Mark Medish: Keep Our Republic got its start in early 2020. A number of concerned citizens, former elected officials, and policy people started to brainstorm on what could be the implications of the COVID-19 pandemic on our 2020 election calendar. From the pandemic, we moved to other unconventional threats. Whereas conventional threats include attempts at voter suppression, gerrymandering, and the like, our group focused on unconventional threats to raise awareness. We got our name from the famous legend about Benjamin Franklin. When he was stepping out of the Constitutional Convention in Philadelphia, in 1789, onlookers asked him “So what’s it gonna be? Is it going to be a monarchy, or what?” And Franklin, with his characteristic wit, supposedly replied, “A republic, if you can keep it.” So that’s where we got our name, Keep Our Republic.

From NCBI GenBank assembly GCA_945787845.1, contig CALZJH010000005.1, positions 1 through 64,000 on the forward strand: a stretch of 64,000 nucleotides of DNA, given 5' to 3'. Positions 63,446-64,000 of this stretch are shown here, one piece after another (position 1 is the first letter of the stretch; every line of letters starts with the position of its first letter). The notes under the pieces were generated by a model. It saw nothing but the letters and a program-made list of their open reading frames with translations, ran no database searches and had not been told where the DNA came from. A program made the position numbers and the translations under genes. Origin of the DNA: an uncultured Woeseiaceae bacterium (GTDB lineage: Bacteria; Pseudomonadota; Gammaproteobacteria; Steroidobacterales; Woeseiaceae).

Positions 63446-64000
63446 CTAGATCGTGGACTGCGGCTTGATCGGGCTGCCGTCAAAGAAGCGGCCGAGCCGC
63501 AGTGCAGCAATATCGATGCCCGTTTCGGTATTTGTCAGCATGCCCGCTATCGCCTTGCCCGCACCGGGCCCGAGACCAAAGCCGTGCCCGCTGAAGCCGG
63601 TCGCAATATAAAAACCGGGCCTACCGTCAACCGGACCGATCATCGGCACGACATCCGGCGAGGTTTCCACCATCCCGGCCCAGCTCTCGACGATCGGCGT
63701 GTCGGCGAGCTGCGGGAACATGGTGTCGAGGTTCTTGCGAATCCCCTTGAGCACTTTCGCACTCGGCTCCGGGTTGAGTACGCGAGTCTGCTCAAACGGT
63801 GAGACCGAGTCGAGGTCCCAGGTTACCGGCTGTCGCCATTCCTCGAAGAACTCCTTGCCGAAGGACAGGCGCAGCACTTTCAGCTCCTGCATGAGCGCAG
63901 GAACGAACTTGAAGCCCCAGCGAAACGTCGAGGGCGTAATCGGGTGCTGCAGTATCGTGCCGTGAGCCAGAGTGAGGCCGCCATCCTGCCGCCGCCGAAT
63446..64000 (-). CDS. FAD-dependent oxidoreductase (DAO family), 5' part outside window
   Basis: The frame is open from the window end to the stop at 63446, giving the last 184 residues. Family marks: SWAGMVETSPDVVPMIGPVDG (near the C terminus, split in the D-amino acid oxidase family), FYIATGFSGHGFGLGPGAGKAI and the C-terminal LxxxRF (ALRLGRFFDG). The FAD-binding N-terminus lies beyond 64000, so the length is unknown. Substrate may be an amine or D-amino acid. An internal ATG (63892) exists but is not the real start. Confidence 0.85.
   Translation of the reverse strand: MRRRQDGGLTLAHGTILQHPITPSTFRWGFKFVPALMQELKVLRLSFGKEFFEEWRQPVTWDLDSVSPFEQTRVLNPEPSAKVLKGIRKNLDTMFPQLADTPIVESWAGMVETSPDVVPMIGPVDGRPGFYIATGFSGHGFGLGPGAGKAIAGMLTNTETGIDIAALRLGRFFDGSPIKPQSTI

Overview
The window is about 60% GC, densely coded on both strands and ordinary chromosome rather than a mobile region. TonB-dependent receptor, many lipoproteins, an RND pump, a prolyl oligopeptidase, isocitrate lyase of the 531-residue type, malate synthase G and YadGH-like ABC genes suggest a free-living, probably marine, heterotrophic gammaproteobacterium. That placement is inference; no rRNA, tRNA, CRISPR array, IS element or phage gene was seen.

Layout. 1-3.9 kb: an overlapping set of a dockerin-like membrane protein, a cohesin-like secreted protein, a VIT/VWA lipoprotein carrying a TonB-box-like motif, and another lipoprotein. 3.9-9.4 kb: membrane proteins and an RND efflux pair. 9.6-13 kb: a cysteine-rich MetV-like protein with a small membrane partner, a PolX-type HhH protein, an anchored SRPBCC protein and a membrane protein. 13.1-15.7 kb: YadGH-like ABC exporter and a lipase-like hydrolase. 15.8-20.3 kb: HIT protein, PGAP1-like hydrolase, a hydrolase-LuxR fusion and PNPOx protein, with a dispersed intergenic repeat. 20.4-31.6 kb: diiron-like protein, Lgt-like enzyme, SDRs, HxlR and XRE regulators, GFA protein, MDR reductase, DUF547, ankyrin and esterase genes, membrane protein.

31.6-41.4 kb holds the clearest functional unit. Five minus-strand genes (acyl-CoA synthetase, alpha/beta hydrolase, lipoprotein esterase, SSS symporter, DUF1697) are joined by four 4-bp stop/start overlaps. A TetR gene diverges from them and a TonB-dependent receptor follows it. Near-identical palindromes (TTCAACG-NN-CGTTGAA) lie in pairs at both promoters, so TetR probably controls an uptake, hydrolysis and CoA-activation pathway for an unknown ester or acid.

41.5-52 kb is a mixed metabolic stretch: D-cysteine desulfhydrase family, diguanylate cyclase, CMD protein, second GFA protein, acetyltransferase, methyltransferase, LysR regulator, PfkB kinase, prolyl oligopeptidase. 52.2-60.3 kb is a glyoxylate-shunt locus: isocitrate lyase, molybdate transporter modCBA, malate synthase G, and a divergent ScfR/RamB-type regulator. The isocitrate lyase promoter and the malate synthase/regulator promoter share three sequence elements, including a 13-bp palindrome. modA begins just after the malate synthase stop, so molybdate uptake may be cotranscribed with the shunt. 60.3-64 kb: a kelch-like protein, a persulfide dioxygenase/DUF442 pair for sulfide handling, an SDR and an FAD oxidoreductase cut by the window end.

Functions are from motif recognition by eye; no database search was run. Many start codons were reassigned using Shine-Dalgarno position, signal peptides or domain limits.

McCarthy: You mentioned unconventional threats. Keep Our Republic has worked to educate the public about the vast emergency powers that our President has, and the potential for abuse. These include those given to the President by Congress and those implied by Article II of the Constitution. Some have been on the books for years, including one that I found rather frightening, dating from 1942, which allows the President to take over radio stations and wire communication facilities. Which are the most concerning?